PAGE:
If a former employee violates the terms of a non-compete agreement, the former employer has the right to sue the former employee for damages. The damages can be equivalent to the amount of financial losses that the employer suffered because of the employee’s actions. In practice, litigation over breaches of non-compete agreements is rare. Lawsuits are time-consuming and expensive, and it is rarely worth the effort of going to court to recover the financial losses you suffered because of the actions of one former employee. Even worse, employers who sue former employees over non-compete agreements get a lot of negative publicity.
At their best, non-compete agreements prevent former employees from taking everything they learned at their previous job and using it to the detriment of their former employer. At their worst, they simply intimidate employees out of quitting their jobs for fear that their employers will sue them if they get a new job in the only career field in which they have specialized training. In other words, employers sometimes use non-compete agreements as a way of saying, “You’ll never work in this town again.” For example, it is obviously unfair to ask a dental hygienist to sign a non-compete agreement promising that, if she stops working for you, she will wait two years before seeking other employment as a dental hygienist in the Houston metropolitan area. The more specific a non-compete agreement is, the more likely a court is to enforce it. At a minimum, it should specify what the employee is not allowed to do and where and when the employee is not allowed to do it.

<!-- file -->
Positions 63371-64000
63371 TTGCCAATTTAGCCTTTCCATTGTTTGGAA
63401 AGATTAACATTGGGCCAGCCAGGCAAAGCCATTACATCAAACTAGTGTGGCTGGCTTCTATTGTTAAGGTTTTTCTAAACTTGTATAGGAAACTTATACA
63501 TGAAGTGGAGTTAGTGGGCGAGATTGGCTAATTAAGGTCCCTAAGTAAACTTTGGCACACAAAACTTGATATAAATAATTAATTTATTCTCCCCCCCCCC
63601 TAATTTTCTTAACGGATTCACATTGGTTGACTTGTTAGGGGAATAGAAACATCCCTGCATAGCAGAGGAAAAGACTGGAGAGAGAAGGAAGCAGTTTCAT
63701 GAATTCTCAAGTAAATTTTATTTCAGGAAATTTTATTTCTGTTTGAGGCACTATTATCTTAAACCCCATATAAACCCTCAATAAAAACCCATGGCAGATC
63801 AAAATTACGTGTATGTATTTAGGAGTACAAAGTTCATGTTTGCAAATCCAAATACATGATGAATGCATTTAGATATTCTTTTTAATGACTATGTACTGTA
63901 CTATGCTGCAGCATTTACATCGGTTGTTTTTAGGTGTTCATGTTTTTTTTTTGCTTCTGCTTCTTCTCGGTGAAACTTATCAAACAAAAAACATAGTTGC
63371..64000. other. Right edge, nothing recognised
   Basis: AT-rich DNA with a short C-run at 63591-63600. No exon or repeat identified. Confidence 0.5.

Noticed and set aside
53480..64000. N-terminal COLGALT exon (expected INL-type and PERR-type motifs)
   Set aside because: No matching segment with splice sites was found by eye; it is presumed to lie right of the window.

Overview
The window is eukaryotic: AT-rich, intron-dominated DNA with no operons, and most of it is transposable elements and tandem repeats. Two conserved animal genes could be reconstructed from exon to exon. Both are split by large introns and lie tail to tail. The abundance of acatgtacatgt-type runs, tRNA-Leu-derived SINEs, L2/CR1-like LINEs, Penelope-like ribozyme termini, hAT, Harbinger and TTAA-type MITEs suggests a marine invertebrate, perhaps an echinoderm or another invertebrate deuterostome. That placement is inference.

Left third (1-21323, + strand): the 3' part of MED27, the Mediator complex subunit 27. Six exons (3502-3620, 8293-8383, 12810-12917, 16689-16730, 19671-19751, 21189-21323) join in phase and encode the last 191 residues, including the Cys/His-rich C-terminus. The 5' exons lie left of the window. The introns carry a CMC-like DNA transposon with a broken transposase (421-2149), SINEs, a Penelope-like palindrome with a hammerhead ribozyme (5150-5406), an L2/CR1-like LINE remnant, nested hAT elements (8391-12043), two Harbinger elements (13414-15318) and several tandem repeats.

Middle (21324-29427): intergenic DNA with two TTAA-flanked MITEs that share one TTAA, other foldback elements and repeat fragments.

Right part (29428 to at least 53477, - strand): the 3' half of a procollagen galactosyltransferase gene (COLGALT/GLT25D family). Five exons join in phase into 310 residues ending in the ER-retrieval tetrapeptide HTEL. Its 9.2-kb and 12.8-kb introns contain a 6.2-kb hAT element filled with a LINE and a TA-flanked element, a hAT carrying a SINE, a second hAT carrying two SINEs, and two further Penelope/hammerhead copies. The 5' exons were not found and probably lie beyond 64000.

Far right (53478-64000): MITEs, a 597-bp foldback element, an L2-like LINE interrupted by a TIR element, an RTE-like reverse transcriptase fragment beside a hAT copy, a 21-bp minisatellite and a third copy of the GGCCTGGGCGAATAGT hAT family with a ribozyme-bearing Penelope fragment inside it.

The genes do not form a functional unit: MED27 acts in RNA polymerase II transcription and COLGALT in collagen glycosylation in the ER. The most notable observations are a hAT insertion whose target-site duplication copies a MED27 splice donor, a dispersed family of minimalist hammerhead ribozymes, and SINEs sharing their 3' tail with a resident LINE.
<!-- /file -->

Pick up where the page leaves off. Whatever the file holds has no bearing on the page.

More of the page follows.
Is the Tide Turning Against Non-Compete Clauses?
In recent years, workers and lawmakers have begun to see non-compete agreements as a way for corporations to bully their employees. In 2020, approximately 20% of employment contracts governing ongoing employment relationships where the employee did not have a bachelor’s degree included non-compete provisions. Clearly, these jobs were not specialized enough that it would pose a danger to the employer if the employee later worked for one of the employer’s competitors. In other words, the effect of non-compete agreements was to discourage business competition and to make it harder for workers to seek out better salaries and working conditions after gaining experience in their career fields.
In 2021, President Biden issued an executive order instructing the Federal Trade Commission to investigate the unnecessary use of non-competes and overly restrictive provisions and impose financial penalties on companies that used non-competes to unfairly restrict workers’ employment options. Some states have even enacted legislation that discourages or outright bans the use of non-compete clauses in employment contracts. In Texas, it is legal for employers to include non-compete provisions in employment contracts, but the provisions must be specific with regard to time and geography and must not be unfairly restrictive. If the non-compete clause in the contract is the only reason you are hesitating to accept a job offer, you should work with a lawyer to negotiate different terms for the non-compete provisions.
Contact HKM Employment Attorneys, LLP About Non-Compete Clauses
The Houston employment lawyers at HKM Employment Attorneys, LLP can help you resolve disputes related to non-compete provisions in your employment contract. Contact the employment lawyers at HKM Employment Attorneys LLP in Houston, Texas, to set up a consultation.